“The white truf­fle has a cer­tain del­i­cate­ness that no other truf­fles have – it is what makes it so unique and spe­cial. We need that del­i­cate aroma to bal­ance the other com­po­nents. No other types of truf­fles would do,” says chef- restau­ra­teur Beppe De Vito of il­lido Group. For De Vito, who cre­ated the menu for the above­men­tioned five-course white truf­fles de­gus­ta­tion din­ner to­gether with Braci’s head chef Mirko Feb­brile, white truf­fles are best savoured with hot dishes, as the fra­grance is more pro­nounced that way. He adds that they are also best with pro­duce with sweet and fresh or nutty and earthy flavours, such as root veg­eta­bles, tar­ragon, ar­ti­chokes, fen­nel, vine­gar, and egg yolk. This ex­quis­ite grasp of flavour pro­files gives rise to un­con­ven­tional com­bi­na­tions at the de­gus­ta­tion din­ner that take the form of dishes such as Mille Crepe, Ri­cotta di Bu­fala, Sea Urchin, Caviar and Alba Truf­fles; Blue Lob­ster, Au­tumn Veg­eta­bles, Five Pep­pers Jus and Alba Truf­fles; and Sendai Wagyu, Scor­zon­era, IPA, Ta­leg­gio and Alba Truf­fles, where the “white di­a­mond” is shaved over the dishes à la minute for a multi-sen­so­rial ex­pe­ri­ence – guests will first be treated to the won­der­ful whiff of the white truf­fle be­fore savour­ing the dishes proper. For dessert, a home­made white truf­fle gelato coated with al­mond choco­late and ac­com­pa­nied by an ed­i­ble soil, which is made of dried porcini and morels mush­rooms, grounded al­monds, wal­nuts aad hazel­nut oil and pumper­nickel bread. Martin Foo, group ex­ec­u­tive chef of Crys­tal Jade Group, shares that it is ideal to en­joy truf­fles fresh and on its own to fully ex­pe­ri­ence the deep aro­mas and earthy flavours. The veteran chef, who is known for his mod­ern Chi­nese dishes, also points out that there are many truf­fle prod­ucts avail­able, such as truf­fle oil, and these can all be used to con­coct sauces and stir-fried with meats, seafood or veg­eta­bles. “Whole truf­fles can also be used in dou­ble­boiled soup. The truf­fle brings out the flavours of the in­gre­di­ents used in the soup, and gives the broth a rich in­tense flavour,” says Foo. One cre­ation he has in mind is a soy­bean milk-based thick soup with shred­ded win­ter melon and shi­take mush­rooms. A touch of white truf­fle oil is added to en­hance the taste of the soup and it will be ideal to top it off with freshly shaved truf­fles. Most re­cently, Foo pre­sented his take on Black Truf­fle Roasted Ir­ish Duck at Crys­tal Jade Palace at Ngee Ann City, where he is also the res­i­dent chef, as part of a spe­cial menu that ended its run ear­lier this Septem­ber. “Roast meats are an in­te­gral part of Can­tonese cuisine. We wanted to cre­ate a mod­ern ren­di­tion by in­ject­ing new el­e­ments; while still re­tain­ing fa­mil­iar flavours, so as to ex­cite our reg­u­lar din­ers, as well as at­tract younger, po­ten­tial con­sumers,” says Foo, who uses black truf­fles from Italy as “this par­tic­u­lar truf­fle is deeply- aro­matic, and not too pun­gent”. The dish proved so pop­u­lar that Foo is still get­ting calls from din­ers for him to pre­pare the dish for them (pre-or­ders can be made a day in ad­vance).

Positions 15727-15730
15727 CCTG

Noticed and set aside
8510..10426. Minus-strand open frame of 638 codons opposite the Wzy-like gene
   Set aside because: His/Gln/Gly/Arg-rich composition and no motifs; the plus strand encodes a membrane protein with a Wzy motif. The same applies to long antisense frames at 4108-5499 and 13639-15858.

“There are var­i­ous types of black truf­fles, and only one of white truf­fle, and they can be col­lected only from mid-septem­ber to mid-jan­uary. Black truf­fles can be cooked, sliced and warmed be­fore use. White truf­fles can only be (used) sliced on top of dishes; they are usu­ally best in warm dishes, but are also good with tartare or soft cheeses,” ex­plains Gior­gio Richiardi.